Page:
UH beats Rice in all-around value
The competition between the University of Houston and Rice University is one that only students at either campus knows about.
The rivalry isn’t even discussed much — that is, until the yearly match-up of football teams. Outside of the sports arena, Rice and UH don’t play many of the petty pride games that other universities often play. The difference in prestige and national rankings isn’t very close, and that won’t likely change in the near future.
A Rice University graduate who earns a bachelors of science in economics earns more than a UH student like myself. In May 2007, the average accepted salary of a Rice graduate with an economics degree was $57,180, according to a survey done by Rice University’s Center for Student Professional Development.
A UH student with a very similar economics degree on average made $48,483, according to the University’s economics department webpage. Earning ten thousand dollars more right off the bat would be great, especially after working so hard for four or more years.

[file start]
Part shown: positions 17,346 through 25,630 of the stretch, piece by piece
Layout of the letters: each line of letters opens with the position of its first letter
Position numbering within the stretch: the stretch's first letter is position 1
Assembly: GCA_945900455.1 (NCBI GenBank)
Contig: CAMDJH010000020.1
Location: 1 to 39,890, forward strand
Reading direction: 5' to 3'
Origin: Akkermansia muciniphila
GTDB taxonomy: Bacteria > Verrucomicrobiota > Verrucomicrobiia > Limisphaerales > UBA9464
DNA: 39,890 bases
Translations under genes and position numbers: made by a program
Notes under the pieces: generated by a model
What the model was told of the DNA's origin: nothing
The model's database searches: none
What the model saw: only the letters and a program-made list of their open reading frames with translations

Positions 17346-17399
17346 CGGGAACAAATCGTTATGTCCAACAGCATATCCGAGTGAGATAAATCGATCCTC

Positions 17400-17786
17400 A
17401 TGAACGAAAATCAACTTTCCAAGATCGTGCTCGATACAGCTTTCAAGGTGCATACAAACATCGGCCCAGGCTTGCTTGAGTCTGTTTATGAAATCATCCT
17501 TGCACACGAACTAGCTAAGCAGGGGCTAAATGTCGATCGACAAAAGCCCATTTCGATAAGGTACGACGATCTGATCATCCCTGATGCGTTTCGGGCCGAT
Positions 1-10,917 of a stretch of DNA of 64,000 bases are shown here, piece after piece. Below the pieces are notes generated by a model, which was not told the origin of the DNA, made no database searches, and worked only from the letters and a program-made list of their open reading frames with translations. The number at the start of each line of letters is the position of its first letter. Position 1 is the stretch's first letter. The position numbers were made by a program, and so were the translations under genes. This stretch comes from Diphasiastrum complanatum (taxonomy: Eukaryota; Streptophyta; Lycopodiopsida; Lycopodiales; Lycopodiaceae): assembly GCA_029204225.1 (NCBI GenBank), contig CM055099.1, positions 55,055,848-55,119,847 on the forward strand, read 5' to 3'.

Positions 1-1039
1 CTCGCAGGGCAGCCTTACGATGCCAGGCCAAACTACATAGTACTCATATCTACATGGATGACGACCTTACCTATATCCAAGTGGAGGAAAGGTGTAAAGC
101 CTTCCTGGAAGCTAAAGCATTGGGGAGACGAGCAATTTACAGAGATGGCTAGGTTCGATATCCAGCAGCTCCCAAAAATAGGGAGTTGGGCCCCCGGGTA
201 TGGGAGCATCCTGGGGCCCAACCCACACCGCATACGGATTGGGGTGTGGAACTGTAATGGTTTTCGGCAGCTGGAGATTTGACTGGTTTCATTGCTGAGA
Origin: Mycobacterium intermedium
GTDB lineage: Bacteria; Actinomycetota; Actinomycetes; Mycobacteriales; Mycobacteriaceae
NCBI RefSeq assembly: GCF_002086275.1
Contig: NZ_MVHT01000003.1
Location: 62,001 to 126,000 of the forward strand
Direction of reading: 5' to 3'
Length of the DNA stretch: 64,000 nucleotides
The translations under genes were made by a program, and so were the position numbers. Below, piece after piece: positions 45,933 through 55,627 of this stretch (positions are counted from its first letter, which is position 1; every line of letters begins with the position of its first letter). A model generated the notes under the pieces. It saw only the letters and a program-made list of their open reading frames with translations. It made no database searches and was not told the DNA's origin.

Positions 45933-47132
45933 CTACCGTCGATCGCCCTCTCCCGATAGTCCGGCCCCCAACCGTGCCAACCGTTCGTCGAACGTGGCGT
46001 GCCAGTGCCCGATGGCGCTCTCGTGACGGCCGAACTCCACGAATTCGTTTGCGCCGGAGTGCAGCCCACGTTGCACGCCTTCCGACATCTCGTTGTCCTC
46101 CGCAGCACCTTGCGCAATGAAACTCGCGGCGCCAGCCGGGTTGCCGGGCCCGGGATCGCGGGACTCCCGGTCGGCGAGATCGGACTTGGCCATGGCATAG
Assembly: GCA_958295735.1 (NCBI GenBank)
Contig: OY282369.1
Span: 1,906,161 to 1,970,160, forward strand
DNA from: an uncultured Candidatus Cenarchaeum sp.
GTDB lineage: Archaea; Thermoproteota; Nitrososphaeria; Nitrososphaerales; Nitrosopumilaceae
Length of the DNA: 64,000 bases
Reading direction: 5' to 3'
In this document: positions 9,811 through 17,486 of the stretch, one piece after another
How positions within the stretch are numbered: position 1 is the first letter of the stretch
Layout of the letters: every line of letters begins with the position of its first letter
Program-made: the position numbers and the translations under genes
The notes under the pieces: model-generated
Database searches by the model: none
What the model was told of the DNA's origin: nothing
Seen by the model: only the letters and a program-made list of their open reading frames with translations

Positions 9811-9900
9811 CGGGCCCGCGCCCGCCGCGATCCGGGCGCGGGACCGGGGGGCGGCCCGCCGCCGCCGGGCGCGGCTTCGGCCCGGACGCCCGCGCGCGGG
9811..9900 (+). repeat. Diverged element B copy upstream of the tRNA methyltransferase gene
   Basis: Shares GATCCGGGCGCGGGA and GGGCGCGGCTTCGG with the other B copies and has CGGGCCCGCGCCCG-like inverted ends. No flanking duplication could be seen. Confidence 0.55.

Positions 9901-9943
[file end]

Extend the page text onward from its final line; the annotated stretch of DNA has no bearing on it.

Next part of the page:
The larger paycheck that a Rice graduate can expect may be because of the institution name printed on the diploma, or it may be due to a rating published in some magazine. Despite whatever reason, one thing is clear; Rice graduates paid for it.
The estimated cost of tuition and fees for the 2009-2010 school year for a Rice student totals $ 43,288.
A student who plans on studying at UH and qualifies for resident status will be looking at an estimated total cost of $ 16,418 per academic year. If the student is a non-resident, then the total estimated costs are $ 21,994.
The magnitude of those cost differences is staggering. A prospective non-resident student could finish half a four-year degree for the price of one academic year at Rice.
If a degree were earned at both institutions in exactly four academic years the difference is remarkable. For a student with resident status at UH, a four-year degree would total $65, 672 in estimated costs. A degree from Rice, on the other hand, would total $173,152 in estimated costs.
If you asked a really sharp student who had to take out loans for his or her education if they would rather make about $10,000 more per year starting out or have almost one-third the amount of debt to pay off, the answer is easy — and you wouldn’t even need a degree in economics to know it.